Backups for the hosted servers
Backup is done by using rdiff-backup to sync the contents of each machine from Phoenix2 (from the London Canonical datacenter and RDU2) to the gnome-backup01.phx2.fedoraproject.org machine kindly hosted by the Fedora Infrastructure Team.
What is backed up
We sync the contents of the machine from /, excluding files based on /etc/rsync.d/backup.exclude. The contents of this file are built from the puppet configuration. A typical node configuration looks like:
$backup_exclude = [ "/cvs", # nfs mount "/git", # bind mount "/mnt/git-data/git/preview", # scratch data "/mnt/git-data/svn", # rsync from svn.gnome.org ] include backup
Things that are typically excluded for a particular node might include:
- Bind bounds of data that is also present elsewhere on the system
- Large scratch data and other things that don't need backup
- Any files that rapidly change, like an outgoing mail queue; such files will cause backup errors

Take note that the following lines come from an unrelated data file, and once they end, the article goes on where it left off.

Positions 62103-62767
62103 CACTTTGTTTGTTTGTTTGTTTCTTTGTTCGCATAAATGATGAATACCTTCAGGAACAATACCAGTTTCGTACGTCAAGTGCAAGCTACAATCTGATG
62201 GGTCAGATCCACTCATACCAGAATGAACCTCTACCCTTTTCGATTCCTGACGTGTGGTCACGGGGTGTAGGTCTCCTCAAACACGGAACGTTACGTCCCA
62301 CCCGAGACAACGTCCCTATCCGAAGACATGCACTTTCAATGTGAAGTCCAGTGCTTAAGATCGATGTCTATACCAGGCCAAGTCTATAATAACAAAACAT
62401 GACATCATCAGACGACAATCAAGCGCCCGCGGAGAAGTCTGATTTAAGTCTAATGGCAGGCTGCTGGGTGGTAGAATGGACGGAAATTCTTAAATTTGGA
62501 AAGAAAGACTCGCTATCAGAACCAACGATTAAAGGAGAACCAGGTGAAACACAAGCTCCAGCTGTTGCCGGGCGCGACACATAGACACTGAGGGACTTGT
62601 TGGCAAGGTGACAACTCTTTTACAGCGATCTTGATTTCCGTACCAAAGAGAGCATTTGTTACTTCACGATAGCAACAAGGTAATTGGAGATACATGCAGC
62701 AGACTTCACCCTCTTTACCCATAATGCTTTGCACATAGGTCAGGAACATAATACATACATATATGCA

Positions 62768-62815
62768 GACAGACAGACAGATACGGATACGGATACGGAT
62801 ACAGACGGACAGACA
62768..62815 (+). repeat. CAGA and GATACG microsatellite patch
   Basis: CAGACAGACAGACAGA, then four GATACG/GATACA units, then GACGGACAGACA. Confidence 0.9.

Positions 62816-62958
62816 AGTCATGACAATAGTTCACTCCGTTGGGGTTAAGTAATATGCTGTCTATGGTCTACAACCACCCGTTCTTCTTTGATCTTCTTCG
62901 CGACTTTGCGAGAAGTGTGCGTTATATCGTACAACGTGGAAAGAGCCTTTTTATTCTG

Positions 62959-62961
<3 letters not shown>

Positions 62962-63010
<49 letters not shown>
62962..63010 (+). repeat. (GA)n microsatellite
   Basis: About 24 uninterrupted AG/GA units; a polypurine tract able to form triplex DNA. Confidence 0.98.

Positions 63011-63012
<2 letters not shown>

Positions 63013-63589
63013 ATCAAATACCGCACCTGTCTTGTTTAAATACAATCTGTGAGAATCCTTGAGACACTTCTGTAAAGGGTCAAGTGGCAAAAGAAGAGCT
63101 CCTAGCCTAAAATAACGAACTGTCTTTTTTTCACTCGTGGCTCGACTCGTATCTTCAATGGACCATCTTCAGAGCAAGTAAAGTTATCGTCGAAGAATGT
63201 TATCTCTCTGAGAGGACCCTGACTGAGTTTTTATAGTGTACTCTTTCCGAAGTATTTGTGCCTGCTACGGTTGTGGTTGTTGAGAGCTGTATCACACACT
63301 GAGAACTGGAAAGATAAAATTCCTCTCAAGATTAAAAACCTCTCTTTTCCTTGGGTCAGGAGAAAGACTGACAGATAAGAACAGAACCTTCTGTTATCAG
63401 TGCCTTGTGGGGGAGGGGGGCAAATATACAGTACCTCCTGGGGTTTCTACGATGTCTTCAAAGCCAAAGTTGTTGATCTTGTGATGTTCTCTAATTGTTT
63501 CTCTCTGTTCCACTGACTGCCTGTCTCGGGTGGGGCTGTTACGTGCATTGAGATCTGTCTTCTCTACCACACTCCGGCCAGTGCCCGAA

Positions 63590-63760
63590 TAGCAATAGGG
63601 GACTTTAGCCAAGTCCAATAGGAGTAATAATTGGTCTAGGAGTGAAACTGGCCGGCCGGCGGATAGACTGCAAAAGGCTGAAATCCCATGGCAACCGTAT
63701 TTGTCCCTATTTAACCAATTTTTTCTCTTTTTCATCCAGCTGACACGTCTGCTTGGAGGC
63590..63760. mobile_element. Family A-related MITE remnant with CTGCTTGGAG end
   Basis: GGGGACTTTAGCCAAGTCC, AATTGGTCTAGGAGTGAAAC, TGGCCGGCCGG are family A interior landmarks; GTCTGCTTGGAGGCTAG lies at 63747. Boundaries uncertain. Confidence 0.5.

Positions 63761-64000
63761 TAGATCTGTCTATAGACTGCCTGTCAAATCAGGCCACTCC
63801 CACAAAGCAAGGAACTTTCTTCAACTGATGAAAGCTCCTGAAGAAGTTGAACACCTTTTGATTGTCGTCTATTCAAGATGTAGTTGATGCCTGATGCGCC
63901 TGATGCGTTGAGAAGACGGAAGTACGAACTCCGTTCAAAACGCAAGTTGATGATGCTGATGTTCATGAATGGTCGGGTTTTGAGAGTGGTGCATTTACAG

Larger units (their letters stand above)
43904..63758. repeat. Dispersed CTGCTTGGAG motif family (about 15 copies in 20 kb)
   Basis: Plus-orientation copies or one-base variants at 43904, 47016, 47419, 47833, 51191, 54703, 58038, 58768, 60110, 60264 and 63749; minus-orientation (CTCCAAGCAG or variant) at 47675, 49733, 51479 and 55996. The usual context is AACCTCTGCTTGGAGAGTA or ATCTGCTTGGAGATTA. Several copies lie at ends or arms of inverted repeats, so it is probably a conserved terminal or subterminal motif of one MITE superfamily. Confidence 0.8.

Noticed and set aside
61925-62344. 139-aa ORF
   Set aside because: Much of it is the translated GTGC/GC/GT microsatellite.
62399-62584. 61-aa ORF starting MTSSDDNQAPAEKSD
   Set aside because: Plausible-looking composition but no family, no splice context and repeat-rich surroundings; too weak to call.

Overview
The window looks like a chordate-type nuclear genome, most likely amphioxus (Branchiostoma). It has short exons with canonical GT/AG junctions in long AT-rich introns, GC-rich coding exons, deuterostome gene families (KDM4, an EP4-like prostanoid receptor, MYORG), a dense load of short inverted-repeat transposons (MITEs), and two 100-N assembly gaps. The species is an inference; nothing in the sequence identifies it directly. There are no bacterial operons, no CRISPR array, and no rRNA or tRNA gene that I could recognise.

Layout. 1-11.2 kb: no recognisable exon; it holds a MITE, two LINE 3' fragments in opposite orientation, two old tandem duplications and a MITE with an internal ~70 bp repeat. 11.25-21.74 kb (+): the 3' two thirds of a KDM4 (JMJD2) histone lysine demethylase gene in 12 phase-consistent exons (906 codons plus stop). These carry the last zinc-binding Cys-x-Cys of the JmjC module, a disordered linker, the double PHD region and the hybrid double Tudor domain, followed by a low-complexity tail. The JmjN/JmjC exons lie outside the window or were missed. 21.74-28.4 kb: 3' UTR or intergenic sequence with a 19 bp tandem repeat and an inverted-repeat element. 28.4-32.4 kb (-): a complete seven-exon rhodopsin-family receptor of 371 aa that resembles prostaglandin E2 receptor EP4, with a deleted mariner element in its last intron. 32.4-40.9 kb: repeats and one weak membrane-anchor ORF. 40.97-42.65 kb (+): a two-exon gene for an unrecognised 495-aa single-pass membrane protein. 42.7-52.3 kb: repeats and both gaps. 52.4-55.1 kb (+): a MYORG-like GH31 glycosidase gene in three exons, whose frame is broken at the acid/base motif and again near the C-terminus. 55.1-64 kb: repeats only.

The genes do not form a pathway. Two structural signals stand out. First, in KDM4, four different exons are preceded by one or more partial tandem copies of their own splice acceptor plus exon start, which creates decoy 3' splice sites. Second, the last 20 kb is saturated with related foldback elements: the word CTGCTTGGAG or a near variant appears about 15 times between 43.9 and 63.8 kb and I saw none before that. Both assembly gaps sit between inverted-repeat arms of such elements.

In addition, the standard configuration excludes special file systems such as /proc, /selinux and /sys, temporary directories such as /tmp, and the standard NFS mounts /home/admin and /home/users. Any other NFS mounts have to be added to the node configuration.
NOTE that adding the backup class to a node in puppet does not result it being backed up automatically; Make sure that the machine gets added into the backup script available on the Fedora Infrastructure's Ansible Repository.
For recovery of files, mail firstname.lastname@example.org which is an alias to both the GNOME and Fedora sysadmins with access to the backup machine. Our backups are currently happening both incrementally and historically, that allow us to recover a file that was modified or deleted an X number of days ago.
We've never had to recover an entire system from backup. The plan would be to do a fresh install onto the replacement machine, and then sync the backup into a subdirectory of that system (or onto a different machine) and compare and put stuff back into place from there. Restoring the entire system image onto an empty drive is likely going to be harder.
The rdiff-backup logs are mailed to email@example.com every night and then checked manually by the GNOME Sysadmin Team. The logs are being generated with the --print-statistics rdiff-backup's flag that provides several stats for each of the generated backups.